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Posts tagged ‘John Ironmonger’

The Notable Brain of Maximilian Ponder by John Ironmonger

This book was chosen for me by my good friend Philip Walmsley (@M2Phil) when I put a request out on Twitter for a recommendation for my next read. And am I glad he recommended it!

Lovely parcel through the post!

Lovely parcel through the post!

This is one of those books that makes you think, “This is unique. There is nothing else out there quite like this.” And I think I’m right.
The Notable Brain of Maximilian Ponder is compelling, gripping, vivid, emotional, heartbreaking, funny, philosophical, and, quite frankly, genius. It was so much more than what I thought it was going to be when it first came through the post. It made me think and evaluate life, and brought back all the philosophical musings I had back in college when I was studying Philosophy at A-Level. It lead to discussions with my family and friends. It also introduced me to a biscuit I’d never tried before – the madeleine! (I read about it for the first time in this book, and then by sheer coincidence they were selling them at a charity bake sale at work the next day. Well, I had to try one. Purely for philosophical research, you understand.)

On his twenty-first birthday, Maximilian Ponder shut himself away from the world to embark on his greatest project: an attempt to record every memory in his brain. It should have taken just three years. But three long decades pass. Now Max lies dead, surrounded by his magnum opus – The Catalogue – a library of notebooks and journals that he hoped would form the map of a single human mind. And before his friend Adam Last can call the police and inform them of Max’s death, one rather gruesome task remains for the project to be complete…

Interspersed with extracts from Max’s Catalogue, Adam tells the story of the man he knew – a man whose life changed dramatically the day he buried a dead labrador and fought a duel with his father. What emerges is both the story of a friendship and also of a lifelong obsession, a quest to understand the human mind, memory, and how we construct the story of our lives.

The other night as I sat reading the book, my boyfriend turned to me and remarked, “That doesn’t look like it’s got a very happy ending.” And I guess he’s right – how can a book that immediately starts with a passage referring to the protagonist’s dead body have a happy ending?! – but this didn’t put me off at all. Now, don’t get me wrong, I love it when books end happily but my enjoyment of this book didn’t suffer. The substance, the message, the philosophical nature of the story more than made up for the fact that it has a rather unpleasant subject matter. It’s not just about death. It’s about the effects and consequences of death, yes, but it’s also about life and the celebration of life, and how we can make sure that our lives have some kind of impact on the world, even when we’re gone.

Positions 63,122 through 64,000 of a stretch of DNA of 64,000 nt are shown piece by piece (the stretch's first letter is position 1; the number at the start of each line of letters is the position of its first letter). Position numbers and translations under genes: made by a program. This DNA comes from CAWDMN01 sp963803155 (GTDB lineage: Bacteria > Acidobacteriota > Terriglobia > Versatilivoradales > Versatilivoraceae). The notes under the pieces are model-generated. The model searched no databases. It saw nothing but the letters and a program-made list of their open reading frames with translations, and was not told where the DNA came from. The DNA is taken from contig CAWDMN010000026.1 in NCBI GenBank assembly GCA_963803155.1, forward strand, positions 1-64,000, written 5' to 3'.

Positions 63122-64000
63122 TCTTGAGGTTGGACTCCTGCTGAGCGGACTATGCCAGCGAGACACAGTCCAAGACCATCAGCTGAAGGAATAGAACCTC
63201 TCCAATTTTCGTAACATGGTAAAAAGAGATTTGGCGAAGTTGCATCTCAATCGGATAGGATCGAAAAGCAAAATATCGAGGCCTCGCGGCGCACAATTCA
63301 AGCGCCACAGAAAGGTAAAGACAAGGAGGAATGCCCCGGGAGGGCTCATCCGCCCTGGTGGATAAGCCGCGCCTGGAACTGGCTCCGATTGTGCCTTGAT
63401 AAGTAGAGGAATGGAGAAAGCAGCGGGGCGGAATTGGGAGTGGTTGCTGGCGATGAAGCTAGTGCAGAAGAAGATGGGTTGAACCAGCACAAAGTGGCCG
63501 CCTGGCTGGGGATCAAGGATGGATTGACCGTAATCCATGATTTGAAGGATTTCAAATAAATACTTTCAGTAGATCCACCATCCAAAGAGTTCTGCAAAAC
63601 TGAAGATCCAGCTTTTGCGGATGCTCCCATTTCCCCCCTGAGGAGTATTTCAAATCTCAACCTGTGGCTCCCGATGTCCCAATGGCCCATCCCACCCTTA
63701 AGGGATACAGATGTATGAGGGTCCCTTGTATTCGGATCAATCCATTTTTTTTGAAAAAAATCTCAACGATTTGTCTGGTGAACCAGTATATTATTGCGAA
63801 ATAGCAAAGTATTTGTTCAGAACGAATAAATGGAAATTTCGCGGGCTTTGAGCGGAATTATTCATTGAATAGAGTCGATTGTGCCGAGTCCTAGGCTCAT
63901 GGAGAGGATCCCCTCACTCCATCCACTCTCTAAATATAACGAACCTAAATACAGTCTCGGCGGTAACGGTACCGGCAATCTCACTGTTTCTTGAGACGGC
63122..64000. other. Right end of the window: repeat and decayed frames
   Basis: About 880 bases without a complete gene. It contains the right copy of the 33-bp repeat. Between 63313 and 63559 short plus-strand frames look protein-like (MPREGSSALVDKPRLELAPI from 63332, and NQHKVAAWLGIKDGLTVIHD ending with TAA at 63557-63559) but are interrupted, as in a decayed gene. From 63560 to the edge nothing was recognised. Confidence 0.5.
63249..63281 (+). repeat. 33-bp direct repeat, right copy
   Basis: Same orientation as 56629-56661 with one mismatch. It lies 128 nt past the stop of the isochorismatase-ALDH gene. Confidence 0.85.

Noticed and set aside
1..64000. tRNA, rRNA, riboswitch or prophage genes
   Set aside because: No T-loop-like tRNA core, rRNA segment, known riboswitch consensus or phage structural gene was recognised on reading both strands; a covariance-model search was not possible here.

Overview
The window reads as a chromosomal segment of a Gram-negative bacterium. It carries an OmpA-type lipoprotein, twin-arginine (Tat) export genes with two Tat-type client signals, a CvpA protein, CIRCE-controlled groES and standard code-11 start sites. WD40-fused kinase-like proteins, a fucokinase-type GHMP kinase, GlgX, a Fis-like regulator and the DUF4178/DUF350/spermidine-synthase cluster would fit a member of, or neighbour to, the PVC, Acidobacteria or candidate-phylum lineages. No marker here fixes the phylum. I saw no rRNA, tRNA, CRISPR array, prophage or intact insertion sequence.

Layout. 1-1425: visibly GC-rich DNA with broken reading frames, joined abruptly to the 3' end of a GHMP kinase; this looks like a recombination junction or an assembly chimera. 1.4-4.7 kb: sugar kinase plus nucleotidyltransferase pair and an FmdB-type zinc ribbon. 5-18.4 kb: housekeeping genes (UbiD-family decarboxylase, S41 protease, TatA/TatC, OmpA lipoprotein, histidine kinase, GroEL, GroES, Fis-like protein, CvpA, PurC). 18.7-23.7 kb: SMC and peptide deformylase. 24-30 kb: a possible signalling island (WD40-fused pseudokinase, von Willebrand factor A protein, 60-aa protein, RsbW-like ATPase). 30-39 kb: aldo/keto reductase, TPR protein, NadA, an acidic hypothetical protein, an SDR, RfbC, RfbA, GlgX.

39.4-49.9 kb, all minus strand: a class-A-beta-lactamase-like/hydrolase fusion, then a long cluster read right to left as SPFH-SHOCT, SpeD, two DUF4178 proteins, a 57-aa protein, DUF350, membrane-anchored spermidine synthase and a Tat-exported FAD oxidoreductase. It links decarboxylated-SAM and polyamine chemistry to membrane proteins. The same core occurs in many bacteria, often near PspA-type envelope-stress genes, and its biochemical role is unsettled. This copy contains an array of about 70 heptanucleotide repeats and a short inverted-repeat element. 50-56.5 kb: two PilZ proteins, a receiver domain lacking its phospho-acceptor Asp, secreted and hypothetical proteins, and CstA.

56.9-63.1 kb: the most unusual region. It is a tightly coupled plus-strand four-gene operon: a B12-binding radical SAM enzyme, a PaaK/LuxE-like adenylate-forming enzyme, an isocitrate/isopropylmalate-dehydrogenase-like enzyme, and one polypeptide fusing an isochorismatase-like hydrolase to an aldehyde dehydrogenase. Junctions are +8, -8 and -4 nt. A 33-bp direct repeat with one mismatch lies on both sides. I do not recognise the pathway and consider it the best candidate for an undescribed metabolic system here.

While Max’s last name – Ponder – is an obvious little play on words, it doesn’t come across as trying too hard. It fits him perfectly – after all, more than half of his life is spent pondering the idea of memory and death.

‘When I become a famous philosopher, I want something more individual than “Ponderian.”‘

‘You could always have “Ponderous”,’ said Ravi.

‘Fuck off,’ said Max.

‘Ponderosan,’ I suggested.

‘You can fuck off too, Last. I want Ponderic.’

And perhaps it’s just the English student in me being far too pedantic and analytical, but I love the idea of Adam Last’s surname reflecting on the fact that he stays with Max until his very last moments, and beyond. In fact, Adam remarks in the book that people found the ironic contrast in his name – Adam, the ‘first’ ever man, with the surname ‘Last’ – amusing, so of course we could analyse names until the cows come home, but that would be taking away from the true beauty of the book.

Memory pops up again as a theme in this book, like in so many books I’ve been reading before it. Of course Max’s project is to record every memory his brain has ever had, every scrap of knowledge, even if he suspects that memory to be disjointed or wrong – if his mind remembers and perceives it that way, then that is what he must write down. As he remarks himself in the Catalogue, “Memory involves all sorts of cross-wiring and quality control before it bubbles up to the surface.”

The reason Max is so preoccupied with the idea of memory and death is because both his uncle and his dad die of a horrific hereditary brain tumour. Through his grief he recognises that memory is all that people have and that memory is what makes a person who they are. It’s this fear and this point of view that drives him to catalogue his own brain.